Training for the average actor and voice-over typically categorizes talent into one of three camps: beginner, intermediate or advanced. The thing is: nothing in this business is lumped into those categories. You’re either a professional or you’re not, right out of the gate.
Anyone who might hire you, even from the very start of your career, needs and wants your very best. They expect your professionalism.
No one looking to hire a talent figures, “Well, this project needs a beginner voiceover.” Or, “We could really use an intermediate actor for this commercial.”
That’s never gonna happen. A pro is a pro is a pro, regardless of experience level.
So, at what point do you consider yourself a professional? Once you start auditioning? Once you book your first gig? If so, what happens during that session that flips the switch and changes everything? Maybe once you join the union?
The truth is you’re expected to instill confidence by making your potential client feel stable and secure about hiring you in the first place. The convincing is in the doing. You’ll only undermine your authority, after scoring the job, if you suddenly state, “This is my first booking!”
And I get it. When you’re just starting out you train. Yet, many of the greatest lessons learned occur on the job, just not all of them. You have to expect to train… a LOT.
When you train, much like when physically working out, you’re discovering new things, new muscles, new ways to expand your abilities so you can offer greater options with your performance, regardless of the medium. You’re expected to continually develop and sharpen your skills with techniques that challenge your comfort zone that typically aren’t initially intuitive.
Coaching, by design, challenges your comfort zone, and demands more from you than simply showing up and winging it. This is the case throughout your career, regardless of what you may read from a few seemingly intelligent, seemingly experienced individuals who crab on Facebook, or various social media, that coaching isn’t necessary.
Anyone who holds disdain for proper training is either:
- Rationalizing a cheap attack
- Coddling an undeserved ego, or
- Has never had proper training in the first place, so they honestly don’t have any reference
As the saying goes, “Stop asking people who have never been where you’re going for directions.”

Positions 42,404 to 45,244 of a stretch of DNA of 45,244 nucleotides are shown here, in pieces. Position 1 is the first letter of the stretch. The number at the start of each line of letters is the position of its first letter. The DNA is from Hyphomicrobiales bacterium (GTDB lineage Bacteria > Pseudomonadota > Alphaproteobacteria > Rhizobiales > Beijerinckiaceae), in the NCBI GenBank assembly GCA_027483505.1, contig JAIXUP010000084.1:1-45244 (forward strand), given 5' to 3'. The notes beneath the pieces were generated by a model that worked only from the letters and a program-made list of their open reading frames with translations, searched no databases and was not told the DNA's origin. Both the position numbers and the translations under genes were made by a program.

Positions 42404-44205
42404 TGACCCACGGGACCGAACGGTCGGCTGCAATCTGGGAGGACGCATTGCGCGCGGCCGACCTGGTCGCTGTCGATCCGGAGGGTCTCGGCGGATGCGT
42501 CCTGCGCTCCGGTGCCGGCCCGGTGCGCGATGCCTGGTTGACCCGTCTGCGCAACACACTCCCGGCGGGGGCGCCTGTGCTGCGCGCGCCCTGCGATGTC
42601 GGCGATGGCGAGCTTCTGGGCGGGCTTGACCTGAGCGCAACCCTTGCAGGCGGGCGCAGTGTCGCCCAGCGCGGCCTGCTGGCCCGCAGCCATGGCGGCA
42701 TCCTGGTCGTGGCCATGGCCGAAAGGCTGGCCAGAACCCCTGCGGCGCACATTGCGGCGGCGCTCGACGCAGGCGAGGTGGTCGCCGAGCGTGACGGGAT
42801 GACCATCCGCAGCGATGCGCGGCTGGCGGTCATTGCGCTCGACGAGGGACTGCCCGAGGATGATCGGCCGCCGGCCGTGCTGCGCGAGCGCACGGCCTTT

The industry isn’t static, and neither are you. It will continually evolve, and so will you. Therefore, developing and maintaining your skills, rather than leaving them unchecked without any yardstick to go by, or any ability to self-assess lacks critical thought and foresight. Personal taste is one thing, ignoring industry demands, and standards is entirely another, and a recipe for disaster. This has always been and will likely always be the case regardless of your experience.
The techniques you practice establish discipline. Whatever your “process” might be ultimately determines your confidence out of competence.
Raw talent is unreliable.
And yet I’d venture to guess with all my experience and insight into this business that better than 85% of all talent attempting to “make a go at it” are doing so by the seat of their pants. Which could account for the terrific failure rate.
Training is a given at every level among professionals. It doesn’t go away. It’s required of every talent a few times a year if you hope to remain competitive and sharp. It keeps you current with changes, insights and updates. With better and smarter ways to manage your small business as a working talent, it may be the case even more so when it comes to voiceover considering this work relies on technology as much as it does.
Also, nothing you do as a voiceover is done in a group, so private coaching is an imperative. As helpful as workshops may be from time to time, if you’re only on mic for 15-20 minutes a week for 8 weeks during a workshop, it’s going to take you a lot longer to develop your skills and accomplish anything. All talent must learn to self-direct if you ever hope to master the ability to take direction. Momentum matters. These are all standards. This is what a professional understands in any field, not solely the entertainment industry.
How you conduct business speaks volumes about you before you ever utter a word from the script. How you think of yourself, how you remain inspired, curious and hungry to continually improve are all factors that determine your mettle. Its what determines your value. These are all elements that define any professional, regardless of whether you’re just starting out, or starting again.
Copyright © 2019 by Kate McClanaghan. All Rights Reserved.